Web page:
“As to the home of Milo of Hypata, which we recently sacked, we’re safe—we can...

  11. BOOK 8
    (pp. 159-184)

    1. At cockcrow a young man came from the nearby city. I recognized him as a slave of Charite, the girl who as my fellow captive of the bandits had gone through trials as terrible as mine. Sitting by the fire among a crew of his fellow slaves, he gave news of her uncanny, shocking destruction and the disaster for the entire household.

    “You horse combers and shepherd roamers and cowhands! Our poor little Charite has gone down to the shades. It was a hard, hard fall for her, but she didn’t fall alone. I want you to know the whole...

  12. BOOK 9
    (pp. 185-218)

    1. Thus that iniquitous executioner outfitted his nefarious hands for my destruction. But the near-looming presence of such a fearsome peril prodded my wits into prompt action. My choice took only a moment’s consideration: I would evade immediate slaughter by running away. At once I broke the rope that tethered me and hurled myself away with unsparing hoofbeats, concatenated volleys of kicks acting as the guarantors of my escape. I dashed down the nearest colonnade and, hardly breaking stride, launched myself into the dining room where the master of the establishment, along with the goddess’s priests, was dining on the sacrificial...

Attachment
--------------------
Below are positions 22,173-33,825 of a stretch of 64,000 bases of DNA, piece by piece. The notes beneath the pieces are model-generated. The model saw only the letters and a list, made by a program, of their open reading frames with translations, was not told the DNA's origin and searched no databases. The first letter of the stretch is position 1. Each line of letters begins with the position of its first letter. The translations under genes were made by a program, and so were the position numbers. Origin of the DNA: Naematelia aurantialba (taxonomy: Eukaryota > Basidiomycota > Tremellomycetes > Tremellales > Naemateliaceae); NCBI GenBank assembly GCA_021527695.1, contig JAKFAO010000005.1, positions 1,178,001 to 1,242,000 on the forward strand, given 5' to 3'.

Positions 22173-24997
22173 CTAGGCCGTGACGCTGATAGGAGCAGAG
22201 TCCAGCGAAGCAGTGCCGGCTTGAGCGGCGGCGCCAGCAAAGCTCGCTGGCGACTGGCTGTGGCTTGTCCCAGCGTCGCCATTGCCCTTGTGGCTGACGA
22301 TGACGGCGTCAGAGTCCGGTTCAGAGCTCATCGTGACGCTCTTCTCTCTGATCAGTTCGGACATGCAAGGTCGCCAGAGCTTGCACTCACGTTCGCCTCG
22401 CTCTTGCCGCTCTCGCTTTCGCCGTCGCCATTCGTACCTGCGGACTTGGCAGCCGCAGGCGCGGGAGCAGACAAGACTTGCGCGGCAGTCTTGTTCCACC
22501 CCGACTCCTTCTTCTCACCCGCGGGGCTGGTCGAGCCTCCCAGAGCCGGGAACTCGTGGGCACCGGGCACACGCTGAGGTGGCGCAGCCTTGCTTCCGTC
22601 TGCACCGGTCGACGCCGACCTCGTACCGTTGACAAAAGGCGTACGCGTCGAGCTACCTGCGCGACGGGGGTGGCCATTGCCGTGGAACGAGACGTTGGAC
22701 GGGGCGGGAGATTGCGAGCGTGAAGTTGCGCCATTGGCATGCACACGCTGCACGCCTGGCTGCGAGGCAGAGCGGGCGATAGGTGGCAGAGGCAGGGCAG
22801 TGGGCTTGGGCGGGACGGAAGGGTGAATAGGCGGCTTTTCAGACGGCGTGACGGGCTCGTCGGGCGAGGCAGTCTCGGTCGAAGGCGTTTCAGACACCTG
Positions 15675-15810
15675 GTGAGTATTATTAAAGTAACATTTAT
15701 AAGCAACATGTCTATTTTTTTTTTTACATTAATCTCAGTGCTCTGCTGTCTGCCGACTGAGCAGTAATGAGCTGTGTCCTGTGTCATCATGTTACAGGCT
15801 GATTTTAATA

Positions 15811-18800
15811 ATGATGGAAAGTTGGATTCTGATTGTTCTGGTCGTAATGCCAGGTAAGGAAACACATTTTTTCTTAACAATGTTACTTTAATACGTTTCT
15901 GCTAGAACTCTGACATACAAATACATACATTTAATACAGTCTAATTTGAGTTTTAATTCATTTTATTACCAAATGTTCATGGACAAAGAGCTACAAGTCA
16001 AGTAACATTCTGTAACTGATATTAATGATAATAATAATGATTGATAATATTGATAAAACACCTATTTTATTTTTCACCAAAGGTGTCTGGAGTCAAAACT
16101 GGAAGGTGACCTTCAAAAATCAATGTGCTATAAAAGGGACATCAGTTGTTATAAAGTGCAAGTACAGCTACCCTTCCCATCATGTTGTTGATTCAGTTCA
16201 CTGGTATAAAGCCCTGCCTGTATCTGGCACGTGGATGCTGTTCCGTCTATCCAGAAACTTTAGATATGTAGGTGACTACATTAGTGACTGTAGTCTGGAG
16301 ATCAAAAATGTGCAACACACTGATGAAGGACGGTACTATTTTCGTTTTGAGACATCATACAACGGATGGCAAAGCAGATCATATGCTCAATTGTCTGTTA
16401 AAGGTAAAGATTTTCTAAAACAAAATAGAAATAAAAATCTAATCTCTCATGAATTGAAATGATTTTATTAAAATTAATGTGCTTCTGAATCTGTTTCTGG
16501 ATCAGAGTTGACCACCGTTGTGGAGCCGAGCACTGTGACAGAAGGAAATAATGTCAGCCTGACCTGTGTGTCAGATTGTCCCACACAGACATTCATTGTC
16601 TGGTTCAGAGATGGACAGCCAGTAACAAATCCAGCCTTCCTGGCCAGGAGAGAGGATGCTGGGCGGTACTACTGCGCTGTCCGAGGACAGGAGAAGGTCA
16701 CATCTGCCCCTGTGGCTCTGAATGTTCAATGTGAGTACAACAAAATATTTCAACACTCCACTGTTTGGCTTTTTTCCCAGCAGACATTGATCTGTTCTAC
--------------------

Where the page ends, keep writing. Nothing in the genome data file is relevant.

13. BOOK 10
    (pp. 219-247)

    1. What became of my master the gardener the next day, I have no idea. As for me, the soldier who’d gotten such a magnificent asskicking for his distinguished arrogance took me out of the stable and led me away, as no one told him he couldn’t. He brought luggage that belonged to him out of his own quarters (Iassumed), loaded it on me, and started me down the road in full martial regalia and equipment. For I bore a helmet that glittered forth in its splendor, a shield that shot its blazing light far and wide, and even a...

  14. BOOK 11
    (pp. 248-272)

    1. Sometime during the first watch of the night, I awoke in sudden terror. The full orb of the Moon was shining with an immoderate brilliance as it emerged from the sea swell. The dim night’s secret silence was my chance.

    I was convinced that this first-ranked goddess evinced especial majesty and power: human affairs were altogether governed by her providence—and not only pastoral and feral beings but even lifeless things were quickened by the sovereign favor of this deity with her bright might. All bodies in the earth, sky, and sea grew in accordance with her additions and then...